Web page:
Iris Denied Funding"Iris," a student-run journal focusing on women's issues, is denied student activity funding. Representatives of the student council assert that the publication's expenses exceed its revenues, and that it is not a true student organization, as not all of its co-editors are full-time students.
Iris Denied Funding
By BRETT BOUCHARD
Cavalier Daily Associate
Iris, a 72-page journal concerned with women's issues, lost its appeal for student activity funding last night.
"Iris is the only woman-oriented publication on-Grounds and It is important to both students and faculty,â€ Iris President Lisa Bush said.
According to Vice President for Appropriations Larry Tanner, one reason council defunded the publication was that â€œfor two years its expenses have exceeded its revenues.â€
"Iris is out of debt and has every intention of remaining so," Bush said.
She said a new fund raising editor was recently appointed to increase subscriptions. "The sale of one issue this year has raised more money than Iris made all last year from sales,â€ Bush said.
Tanner said another reason Iris was defunded was â€œbecause it isnâ€™t a true student organization.â€ Student Activity Fund regulations state that in order to obtain funding, the officers of an organization must all be full-time students.
"This year, the co-editors are not students," said Aileen Lopez, the Appropriations Committee member handling Irisâ€™ appeal. â€œThe editors control the direction of the magazine, contract with the printer and control the amount of money spent."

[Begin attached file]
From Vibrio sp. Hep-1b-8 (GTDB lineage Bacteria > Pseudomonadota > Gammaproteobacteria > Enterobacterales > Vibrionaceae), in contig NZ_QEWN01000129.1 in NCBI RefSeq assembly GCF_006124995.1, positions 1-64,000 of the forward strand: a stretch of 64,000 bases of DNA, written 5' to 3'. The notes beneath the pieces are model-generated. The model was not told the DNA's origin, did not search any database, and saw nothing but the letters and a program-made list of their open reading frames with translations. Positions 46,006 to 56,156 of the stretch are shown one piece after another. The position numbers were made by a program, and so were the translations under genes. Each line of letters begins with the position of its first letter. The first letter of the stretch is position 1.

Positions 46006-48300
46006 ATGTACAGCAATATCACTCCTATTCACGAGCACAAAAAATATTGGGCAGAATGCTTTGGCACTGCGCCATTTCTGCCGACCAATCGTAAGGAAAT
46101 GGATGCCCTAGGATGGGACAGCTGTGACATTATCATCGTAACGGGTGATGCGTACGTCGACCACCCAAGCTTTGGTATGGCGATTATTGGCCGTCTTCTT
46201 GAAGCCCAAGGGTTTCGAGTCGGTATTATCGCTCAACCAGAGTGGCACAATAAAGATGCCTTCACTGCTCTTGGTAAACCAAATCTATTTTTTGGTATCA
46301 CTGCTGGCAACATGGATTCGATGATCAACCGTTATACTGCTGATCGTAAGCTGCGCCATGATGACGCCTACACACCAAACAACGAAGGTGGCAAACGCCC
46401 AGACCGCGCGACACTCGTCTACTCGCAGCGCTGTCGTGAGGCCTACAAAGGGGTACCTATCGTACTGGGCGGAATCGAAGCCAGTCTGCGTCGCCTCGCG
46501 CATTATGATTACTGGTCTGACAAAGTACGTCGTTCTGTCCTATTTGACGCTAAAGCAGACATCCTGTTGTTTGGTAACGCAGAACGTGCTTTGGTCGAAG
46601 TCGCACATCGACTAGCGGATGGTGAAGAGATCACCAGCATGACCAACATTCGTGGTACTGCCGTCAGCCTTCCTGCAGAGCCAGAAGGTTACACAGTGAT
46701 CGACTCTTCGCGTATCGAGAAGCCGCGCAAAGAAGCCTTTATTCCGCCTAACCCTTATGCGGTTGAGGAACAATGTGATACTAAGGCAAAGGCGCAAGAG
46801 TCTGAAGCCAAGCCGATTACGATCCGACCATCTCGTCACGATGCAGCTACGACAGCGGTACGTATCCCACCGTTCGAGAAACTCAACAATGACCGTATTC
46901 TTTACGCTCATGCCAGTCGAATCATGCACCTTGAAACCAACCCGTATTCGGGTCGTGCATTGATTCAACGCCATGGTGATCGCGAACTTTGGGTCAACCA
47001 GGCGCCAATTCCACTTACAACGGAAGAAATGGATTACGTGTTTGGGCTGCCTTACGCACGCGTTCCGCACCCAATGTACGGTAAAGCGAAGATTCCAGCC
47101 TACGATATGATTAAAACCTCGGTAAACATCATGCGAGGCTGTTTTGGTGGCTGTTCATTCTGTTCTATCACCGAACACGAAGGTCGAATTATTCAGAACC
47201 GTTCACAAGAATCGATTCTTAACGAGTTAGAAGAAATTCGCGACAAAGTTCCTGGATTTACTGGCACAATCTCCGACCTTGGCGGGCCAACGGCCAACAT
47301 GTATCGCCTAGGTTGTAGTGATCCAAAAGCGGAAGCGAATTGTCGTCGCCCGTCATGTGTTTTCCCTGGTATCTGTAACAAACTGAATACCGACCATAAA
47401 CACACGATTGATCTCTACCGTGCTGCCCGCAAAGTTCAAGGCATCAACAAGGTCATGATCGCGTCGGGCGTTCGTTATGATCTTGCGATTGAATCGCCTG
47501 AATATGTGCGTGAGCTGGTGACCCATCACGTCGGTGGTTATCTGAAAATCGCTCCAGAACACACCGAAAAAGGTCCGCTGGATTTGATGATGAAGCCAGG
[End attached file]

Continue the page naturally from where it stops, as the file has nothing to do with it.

The 19-member editorial board of Iris is composed of 11 undergraduate and graduate students, and the remaining eight members are from the University faculty and staff and the Charlottesville community.
Bush said all the officers are members of the editorial board and each member has equal input in the decisions concerning Iris. â€œIris would be a different kind of magazine if we only had student editors," she said.
â€œThis mixture provides different perspectives vital to the magazine,â€ she added.
â€œThe Appropriations Committee saw that the top officers, who are students, just had the titles,â€ Tanner said. "There was not real authority along with the title and this is the reason the committee defunded them.â€
â€œThe SAF regulations are to protect students,â€ Lopez said. "Students should control the funds in an organization.â€
Bush said Iris was among nine other publications nationwide named as being outstanding in Ms. magazine.
â€œU.Va. is represented as a gentleman's school and Iris is a signal that there is a concern for womenâ€™s issues outside the University,â€ she said.
Tanner said, â€œIris was started by an academic department and should be funded as an academic journal, not a student publication.
After the decision was read, Student Council President Geoff Monge stated another reason for defunding the group, which did not come out during the appeals process.
â€œSAF is prohibited from funding organizations that receive academic credit,â€ he said.
Since the president of Iris was also an intern earning academic credits the organization could not be funded by the SAF, Monge said.
â€œWe appreciate the help of Student Council in past years and would like to be funded by them, but Iris is going in a different direction now because we've grown to include members of the community," Bush said.
Bush said she is hoping her group can get funding from some other University source.
â€œWe're trying to get institutional support through University funding, but the decision has not been made yet," Bush said. "It looks hopeful, though.â€
|Date Added||March 22, 2017|
|Date Modifed||December 9, 2017|
|Collection||Cavalier Daily: articles about gender discrimination|
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